The person in charge at Pike River mine when it exploded is standing by his decision not to allow rescuers into the mine, saying he was not prepared to risk another life.
There has been criticism that a rescue attempt was not launched soon after the gas explosion inside the mine last November 19 that led to the deaths of 29 workers - though it is still not clear if any of the workers survived that initial blast.
Spokesman for the victims' families Bernie Monk said: "I know a lot of [mine rescuers] wanted to go in. If it was me, I would have gone in."
Pike River Coal general manager Doug White yesterday told the royal commission of inquiry into the tragedy that although some members of the Mines Rescue Service debated with him out of frustration at not being able to enter the mine, he made it clear no one was to enter.
"This was because I could not be satisfied that it was safe to do so ... I was not prepared to risk another life."
Gas sampling was done to evaluate the possibility of mounting a rescue. When rescuers were preparing to go underground on November 24, Mr White said he got a call informing him of a second explosion.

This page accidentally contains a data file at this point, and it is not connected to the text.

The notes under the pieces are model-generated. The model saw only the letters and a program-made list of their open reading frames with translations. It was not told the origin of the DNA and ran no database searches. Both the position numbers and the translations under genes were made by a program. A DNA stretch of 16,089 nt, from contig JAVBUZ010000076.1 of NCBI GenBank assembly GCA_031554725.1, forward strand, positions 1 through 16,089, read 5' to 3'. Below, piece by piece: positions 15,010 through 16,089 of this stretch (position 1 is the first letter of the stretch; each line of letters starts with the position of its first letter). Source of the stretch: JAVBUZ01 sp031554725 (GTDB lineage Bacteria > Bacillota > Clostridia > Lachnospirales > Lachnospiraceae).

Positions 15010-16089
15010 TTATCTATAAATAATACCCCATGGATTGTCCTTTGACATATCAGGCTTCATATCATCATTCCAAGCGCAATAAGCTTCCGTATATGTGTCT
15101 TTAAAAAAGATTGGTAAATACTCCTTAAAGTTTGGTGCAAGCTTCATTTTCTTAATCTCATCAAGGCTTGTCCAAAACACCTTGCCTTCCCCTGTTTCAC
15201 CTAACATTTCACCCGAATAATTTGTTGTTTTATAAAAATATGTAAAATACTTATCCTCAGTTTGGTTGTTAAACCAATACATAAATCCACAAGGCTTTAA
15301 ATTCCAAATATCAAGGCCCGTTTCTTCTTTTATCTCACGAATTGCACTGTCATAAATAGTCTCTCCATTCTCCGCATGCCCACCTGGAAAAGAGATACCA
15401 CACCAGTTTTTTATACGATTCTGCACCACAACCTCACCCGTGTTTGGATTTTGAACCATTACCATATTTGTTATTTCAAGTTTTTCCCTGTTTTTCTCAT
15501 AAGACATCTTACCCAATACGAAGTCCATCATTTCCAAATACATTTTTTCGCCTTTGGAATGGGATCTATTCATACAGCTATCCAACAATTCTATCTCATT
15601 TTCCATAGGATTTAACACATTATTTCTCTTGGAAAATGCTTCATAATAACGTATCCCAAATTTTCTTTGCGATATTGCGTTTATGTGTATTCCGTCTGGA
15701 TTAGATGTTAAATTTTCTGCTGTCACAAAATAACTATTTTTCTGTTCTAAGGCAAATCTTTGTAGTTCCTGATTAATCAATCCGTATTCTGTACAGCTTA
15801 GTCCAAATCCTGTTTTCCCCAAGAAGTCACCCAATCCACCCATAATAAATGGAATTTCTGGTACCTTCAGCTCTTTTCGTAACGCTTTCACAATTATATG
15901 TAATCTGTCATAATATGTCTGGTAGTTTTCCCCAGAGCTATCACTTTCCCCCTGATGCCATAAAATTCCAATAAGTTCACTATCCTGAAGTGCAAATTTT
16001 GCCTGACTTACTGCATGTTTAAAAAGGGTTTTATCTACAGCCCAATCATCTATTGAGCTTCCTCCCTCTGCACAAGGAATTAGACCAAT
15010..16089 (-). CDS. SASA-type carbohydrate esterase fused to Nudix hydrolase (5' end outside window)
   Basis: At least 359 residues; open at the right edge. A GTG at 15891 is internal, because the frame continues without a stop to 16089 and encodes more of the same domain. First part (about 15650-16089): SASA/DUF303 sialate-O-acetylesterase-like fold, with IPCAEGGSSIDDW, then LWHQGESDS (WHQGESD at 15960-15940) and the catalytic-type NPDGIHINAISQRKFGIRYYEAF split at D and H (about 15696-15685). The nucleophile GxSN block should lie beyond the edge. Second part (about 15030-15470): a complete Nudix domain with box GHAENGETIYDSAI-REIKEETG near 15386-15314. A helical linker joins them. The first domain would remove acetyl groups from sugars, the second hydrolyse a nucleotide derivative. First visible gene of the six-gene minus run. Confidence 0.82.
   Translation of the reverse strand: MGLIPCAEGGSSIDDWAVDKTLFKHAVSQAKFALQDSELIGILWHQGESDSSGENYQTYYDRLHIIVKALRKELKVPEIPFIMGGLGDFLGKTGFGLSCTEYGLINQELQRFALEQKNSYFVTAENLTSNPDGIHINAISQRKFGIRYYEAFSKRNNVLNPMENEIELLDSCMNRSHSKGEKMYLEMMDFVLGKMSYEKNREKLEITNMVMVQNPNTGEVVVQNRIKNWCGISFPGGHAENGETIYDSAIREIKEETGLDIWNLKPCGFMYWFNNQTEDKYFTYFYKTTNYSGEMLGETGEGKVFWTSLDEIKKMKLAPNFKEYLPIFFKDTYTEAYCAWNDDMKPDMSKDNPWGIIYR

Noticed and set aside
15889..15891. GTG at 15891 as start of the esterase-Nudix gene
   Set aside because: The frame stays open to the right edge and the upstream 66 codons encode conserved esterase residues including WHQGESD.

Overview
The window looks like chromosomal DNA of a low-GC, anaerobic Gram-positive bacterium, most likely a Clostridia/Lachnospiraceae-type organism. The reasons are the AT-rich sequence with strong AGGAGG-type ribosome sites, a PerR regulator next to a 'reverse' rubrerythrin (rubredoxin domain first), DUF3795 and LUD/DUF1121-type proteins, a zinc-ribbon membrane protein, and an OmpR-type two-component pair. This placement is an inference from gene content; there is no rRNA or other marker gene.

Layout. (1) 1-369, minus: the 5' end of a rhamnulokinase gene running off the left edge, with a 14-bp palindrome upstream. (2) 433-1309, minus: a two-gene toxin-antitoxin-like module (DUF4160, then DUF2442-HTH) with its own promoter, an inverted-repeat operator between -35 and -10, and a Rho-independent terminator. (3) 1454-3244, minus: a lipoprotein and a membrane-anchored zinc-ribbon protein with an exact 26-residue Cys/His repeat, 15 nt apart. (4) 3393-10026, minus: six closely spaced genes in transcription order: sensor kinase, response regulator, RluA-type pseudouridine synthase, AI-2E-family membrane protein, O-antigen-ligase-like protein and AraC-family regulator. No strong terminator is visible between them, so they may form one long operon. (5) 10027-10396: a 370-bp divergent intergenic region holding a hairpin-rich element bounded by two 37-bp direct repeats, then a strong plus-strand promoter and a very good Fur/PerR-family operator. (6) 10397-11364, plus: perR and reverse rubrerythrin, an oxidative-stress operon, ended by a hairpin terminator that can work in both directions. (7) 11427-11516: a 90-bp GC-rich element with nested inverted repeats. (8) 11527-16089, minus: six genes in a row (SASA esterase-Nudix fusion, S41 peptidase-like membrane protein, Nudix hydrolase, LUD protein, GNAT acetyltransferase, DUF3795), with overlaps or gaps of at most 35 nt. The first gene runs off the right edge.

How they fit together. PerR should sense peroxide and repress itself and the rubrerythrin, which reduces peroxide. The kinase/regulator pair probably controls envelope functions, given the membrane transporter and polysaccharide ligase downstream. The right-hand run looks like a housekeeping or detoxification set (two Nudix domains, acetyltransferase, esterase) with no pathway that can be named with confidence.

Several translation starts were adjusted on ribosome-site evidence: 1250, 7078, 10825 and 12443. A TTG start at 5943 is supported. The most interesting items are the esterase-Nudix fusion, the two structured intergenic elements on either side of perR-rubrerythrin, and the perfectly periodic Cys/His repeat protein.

He said there had been discussion about using a temporary seal to restrict air flow into the mine, or a GAG jet engine machine to render the mine atmosphere inert, but these were rejected because authorities felt it would send a message there was no hope left of the workers surviving.
Mr White spoke to survivor Daniel Rockhouse by phone after the explosion and told him to stay low and get out.
Concern has also been raised about the delay in contacting families of the workers left in the mine. Mr White said it took time to account for the people underground because some of them had not placed their tags on a tag board as they were supposed to, while some from a previous shift had not removed their tags from the board after leaving the mine.
He said New Zealand mining regulations were set at a lower standard than he was used to in Queensland. In his time at Pike he had had to terminate an employee for a serious safety breach, but his approach was generally to encourage people to act safely "rather than take the big stick".